The most difficult challenge associated with THA performance has traditionally been associated with the young and active male patient. Lower component survivorship rates in this population due to wear and osteolysis have been hypothesized to be a result of insufficient ability of the bearing material and implants to tolerate increased activity levels and an extended life span.54 The young patient after any arthroplasty, therefore, has a significantly greater probability of requiring revision hip reconstruction in the future, although low risk in the first decade, periprosthetic fracture, bone loss due to stress shielding, infection, and substrate failure remain long-term concerns with total hip replacement. The typical patient for whom RHA is considered has symptomatic hip osteoarthritis, is between 30 and 60 years of age (average age 49, compared with 67 for THA),55 and is still employed and physically active. Current data from the Central Intelligence Agency estimate average life expectancy in the United States to be 78.11 years.56 This would require many of these young patients to get well more than 20 years from the time of receiving their implants—an achievement that cannot be reliably expected based on current survivorship results. Unfortunately, results of revision hip reconstruction are inferior to those of primary reconstruction. Higher rates of dislocation, perioperative and postoperative complications, lower functional scores, and decreased implant survivorship have been demonstrated after revision hip reconstuction.57–60 RHA offers a potential alternative to the failed total hip scenario in that the femoral resurfacing component can be revised to a stemmed femoral component—a procedure that is less demanding, technically, than a standard femoral component revision. Conversion of resurfacing to a total hip has been shown in small series to be a stable, durable alternative to THA over the short and mid-term that does not appear to limit the effectiveness of THA.61,62 Nevertheless, it must be recognized that the complexity of revising a hip resurfacing device is related to the diagnosis at the time of revision. Patients with uncomplicated fracture or aseptic loosening can be more easily revised with higher functional expectations than patients revised because of an adverse soft tissue reaction that causes local tissue destruction with muscle necrosis.
Not all of the proposed advantages of hip resurfacing have been proved. Proposed advantages of RHA include femoral bone preservation, uncomplicated revision in most cases, a low dislocation rate, durability of the metal-bearing couple, and a more physiologic reconstruction as measured by an improved gait pattern and fewer activity limitations. Risks associated with RHA, on the other hand, are not theoretical and have been well described in the literature. Some complications of hip resurfacing have been related to early experience and a “learning curve.”63–65 Higher rates of component loosening, primarily on the femoral side, may be due to patient selection and technical issues such as cement technique and component malposition. Causes of aseptic loosening of the acetabular component differ little from those of THA and include failure to achieve primary fixation, full component seating, and impingement. Progressive femoral neck narrowing, femoral neck fracture, femoral head-neck necrosis, acetabular and femoral component loosening, and sequelae from metal particles are the most frequent complications associated with RHA. Acetabular malposition in RHA such as a high lateral opening angle or increased anteversion may predispose to edge loading, which has been shown to elevate wear rates and both systemic and local ion levels.66 The consequences of metal particles and ions have yet to be fully and conclusively elucidated. However, it is clear that a spectrum of local tissue reactions from benign to severe is associated with exposure to metal ions. These reactions have been described as having features of hypersensitivity, as demonstrated by perivascular lymphocytic infiltration. More dramatic clinical presentations with pain and local fluid accumulation, fibrosis, and muscle and tendon necrosis have been described in association with high local levels of chromium and cobalt ions. This potential led to a medical device alert in April and May of 2010 from the Medicines and Healthcare Products Regulatory Agency, an agency of the Department of Health in the United Kingdom.67–70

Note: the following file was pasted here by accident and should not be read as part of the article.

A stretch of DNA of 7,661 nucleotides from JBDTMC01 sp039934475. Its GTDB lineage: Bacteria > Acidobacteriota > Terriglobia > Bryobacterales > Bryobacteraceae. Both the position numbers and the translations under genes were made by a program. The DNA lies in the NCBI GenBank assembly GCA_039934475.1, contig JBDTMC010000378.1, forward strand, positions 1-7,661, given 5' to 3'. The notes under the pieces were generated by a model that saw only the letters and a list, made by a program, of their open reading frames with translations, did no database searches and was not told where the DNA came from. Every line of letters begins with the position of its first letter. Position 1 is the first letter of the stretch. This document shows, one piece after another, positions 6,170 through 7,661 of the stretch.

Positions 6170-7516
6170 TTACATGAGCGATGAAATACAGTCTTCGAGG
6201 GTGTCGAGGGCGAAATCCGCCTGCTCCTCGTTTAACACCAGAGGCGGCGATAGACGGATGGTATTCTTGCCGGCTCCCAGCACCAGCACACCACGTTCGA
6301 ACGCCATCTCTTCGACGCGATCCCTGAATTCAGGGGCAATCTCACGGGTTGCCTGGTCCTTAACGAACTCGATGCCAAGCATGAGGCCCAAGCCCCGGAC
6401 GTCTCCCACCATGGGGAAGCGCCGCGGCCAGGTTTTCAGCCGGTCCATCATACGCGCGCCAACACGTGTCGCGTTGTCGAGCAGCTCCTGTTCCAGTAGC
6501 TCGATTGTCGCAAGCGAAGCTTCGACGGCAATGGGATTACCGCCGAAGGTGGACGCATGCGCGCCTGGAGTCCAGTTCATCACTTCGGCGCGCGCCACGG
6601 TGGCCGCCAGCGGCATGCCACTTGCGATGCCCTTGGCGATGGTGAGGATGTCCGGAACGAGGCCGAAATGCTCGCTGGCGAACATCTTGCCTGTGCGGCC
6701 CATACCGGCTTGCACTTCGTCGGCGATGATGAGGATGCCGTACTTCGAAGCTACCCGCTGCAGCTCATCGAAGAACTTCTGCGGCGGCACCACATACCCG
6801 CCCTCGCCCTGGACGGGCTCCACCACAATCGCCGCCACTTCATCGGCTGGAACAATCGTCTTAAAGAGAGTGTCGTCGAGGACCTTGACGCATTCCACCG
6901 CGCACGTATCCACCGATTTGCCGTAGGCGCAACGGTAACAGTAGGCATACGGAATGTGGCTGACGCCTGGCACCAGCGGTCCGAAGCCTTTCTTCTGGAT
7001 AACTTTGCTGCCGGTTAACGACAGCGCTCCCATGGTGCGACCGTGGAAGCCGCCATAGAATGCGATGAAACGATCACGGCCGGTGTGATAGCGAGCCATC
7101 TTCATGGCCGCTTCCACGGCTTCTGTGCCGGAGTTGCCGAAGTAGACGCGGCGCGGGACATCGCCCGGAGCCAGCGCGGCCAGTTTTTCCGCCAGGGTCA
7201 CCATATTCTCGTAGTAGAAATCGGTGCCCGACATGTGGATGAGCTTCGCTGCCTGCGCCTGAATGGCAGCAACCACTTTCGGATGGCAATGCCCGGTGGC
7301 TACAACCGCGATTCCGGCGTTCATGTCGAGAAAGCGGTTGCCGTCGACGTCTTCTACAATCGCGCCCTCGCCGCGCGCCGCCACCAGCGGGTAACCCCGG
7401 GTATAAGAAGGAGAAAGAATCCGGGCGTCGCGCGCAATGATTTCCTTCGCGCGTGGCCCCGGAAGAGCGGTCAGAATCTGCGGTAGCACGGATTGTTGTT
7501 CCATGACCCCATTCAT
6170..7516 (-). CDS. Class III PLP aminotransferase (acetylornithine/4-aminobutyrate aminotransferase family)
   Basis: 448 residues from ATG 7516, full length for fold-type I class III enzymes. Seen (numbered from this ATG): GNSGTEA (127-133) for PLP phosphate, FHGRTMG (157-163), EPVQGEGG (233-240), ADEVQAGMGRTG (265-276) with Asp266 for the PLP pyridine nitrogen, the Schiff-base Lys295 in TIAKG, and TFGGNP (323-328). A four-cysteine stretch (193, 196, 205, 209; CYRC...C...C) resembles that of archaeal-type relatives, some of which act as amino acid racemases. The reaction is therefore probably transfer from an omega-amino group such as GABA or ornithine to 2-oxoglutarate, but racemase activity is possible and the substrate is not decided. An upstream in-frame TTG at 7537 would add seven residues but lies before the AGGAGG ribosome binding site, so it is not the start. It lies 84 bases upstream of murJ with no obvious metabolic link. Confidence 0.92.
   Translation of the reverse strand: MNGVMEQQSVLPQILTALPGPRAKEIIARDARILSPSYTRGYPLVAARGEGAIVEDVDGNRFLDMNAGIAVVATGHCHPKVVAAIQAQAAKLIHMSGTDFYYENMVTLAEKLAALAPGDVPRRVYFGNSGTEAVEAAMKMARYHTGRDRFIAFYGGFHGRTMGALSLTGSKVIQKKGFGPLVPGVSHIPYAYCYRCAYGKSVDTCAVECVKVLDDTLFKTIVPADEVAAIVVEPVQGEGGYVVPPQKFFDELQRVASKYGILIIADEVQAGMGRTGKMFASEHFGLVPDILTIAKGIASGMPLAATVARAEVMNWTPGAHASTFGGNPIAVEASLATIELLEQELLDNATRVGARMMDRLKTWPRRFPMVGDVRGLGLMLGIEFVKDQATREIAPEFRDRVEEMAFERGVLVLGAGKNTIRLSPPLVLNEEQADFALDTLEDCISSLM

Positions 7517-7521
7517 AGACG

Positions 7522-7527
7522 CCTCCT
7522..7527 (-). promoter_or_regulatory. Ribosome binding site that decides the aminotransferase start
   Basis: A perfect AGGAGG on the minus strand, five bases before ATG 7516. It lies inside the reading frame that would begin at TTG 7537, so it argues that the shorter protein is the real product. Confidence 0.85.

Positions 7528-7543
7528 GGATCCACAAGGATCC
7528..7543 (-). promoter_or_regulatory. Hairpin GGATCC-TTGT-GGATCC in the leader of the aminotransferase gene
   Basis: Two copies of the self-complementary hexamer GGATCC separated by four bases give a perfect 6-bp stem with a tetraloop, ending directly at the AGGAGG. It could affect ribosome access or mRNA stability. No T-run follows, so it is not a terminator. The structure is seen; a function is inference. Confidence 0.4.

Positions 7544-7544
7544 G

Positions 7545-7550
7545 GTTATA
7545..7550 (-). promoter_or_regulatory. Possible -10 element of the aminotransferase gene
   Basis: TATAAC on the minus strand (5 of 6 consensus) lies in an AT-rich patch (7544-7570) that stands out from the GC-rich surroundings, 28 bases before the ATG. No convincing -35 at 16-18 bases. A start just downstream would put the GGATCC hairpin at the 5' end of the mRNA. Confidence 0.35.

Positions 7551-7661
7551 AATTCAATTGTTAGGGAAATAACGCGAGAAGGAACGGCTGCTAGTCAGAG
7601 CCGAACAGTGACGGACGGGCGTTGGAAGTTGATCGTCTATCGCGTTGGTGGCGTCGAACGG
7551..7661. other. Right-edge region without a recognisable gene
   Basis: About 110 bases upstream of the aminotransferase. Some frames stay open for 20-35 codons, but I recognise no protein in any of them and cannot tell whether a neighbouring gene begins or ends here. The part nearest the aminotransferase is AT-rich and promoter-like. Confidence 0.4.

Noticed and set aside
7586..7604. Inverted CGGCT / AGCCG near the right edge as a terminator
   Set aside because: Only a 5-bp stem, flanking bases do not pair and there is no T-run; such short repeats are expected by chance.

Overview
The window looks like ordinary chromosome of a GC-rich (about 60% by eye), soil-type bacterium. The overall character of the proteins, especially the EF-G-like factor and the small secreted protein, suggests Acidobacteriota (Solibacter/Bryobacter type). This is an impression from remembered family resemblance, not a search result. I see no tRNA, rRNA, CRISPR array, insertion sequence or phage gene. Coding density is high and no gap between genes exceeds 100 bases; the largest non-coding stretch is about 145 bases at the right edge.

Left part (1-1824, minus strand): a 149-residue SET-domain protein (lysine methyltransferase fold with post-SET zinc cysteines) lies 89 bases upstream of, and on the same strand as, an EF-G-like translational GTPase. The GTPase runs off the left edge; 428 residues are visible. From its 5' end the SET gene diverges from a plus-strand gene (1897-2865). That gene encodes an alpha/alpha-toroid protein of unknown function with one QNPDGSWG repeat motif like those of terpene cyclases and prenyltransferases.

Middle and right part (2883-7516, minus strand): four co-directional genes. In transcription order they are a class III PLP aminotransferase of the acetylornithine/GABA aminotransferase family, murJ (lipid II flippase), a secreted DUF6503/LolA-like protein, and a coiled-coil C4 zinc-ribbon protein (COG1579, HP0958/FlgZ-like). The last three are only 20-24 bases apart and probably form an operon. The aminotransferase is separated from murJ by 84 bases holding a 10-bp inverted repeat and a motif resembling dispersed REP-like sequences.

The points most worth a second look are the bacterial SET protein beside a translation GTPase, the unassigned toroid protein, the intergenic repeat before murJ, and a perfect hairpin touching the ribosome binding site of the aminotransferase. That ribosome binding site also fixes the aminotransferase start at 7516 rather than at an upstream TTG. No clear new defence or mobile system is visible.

RHA is an acceptable option when there does not exist a major biomechanical problem such as leg length discrepancy, coxa vara, or a severe sequela of a childhood hip disorder such as developmental dysplasia (DDH) or Perthes disease. Although it is possible to make some minor changes in the location of the hip center when placing the acetabular component during hip resurfacing, it is not possible to lengthen the leg or increase the offset substantially. Success rates with resurfacing have been lower with DDH, Perthes, and osteonecrosis of the femoral head than with osteoarthritis, in part because of the biomechanical limitations of a resurfacing construct. Abnormal femoral morphology described as a head-to-neck ratio less than 1.2, short neck length, femoral head cysts larger than 1 cm, and decreased bone density increases the risk of femoral neck fracture.71,72
Absolute contraindications to RHA, similar to THA, include active infection of the hip joint and the presence of systemic infection. Patients with known metal hypersensitivity should be avoided, although presently no test is predictive of clinical problems for a joint implant related to metal sensitivity. Patients with renal insufficiency are not good candidates for resurfacing because ions released from the bearing surface are cleared through the kidneys. Women of childbearing age should be approached with caution or eliminated from consideration for hip resurfacing because of known potential for fetal exposure by metal ions and lack of complete understanding of potential adverse effects to a fetus of ion exposure.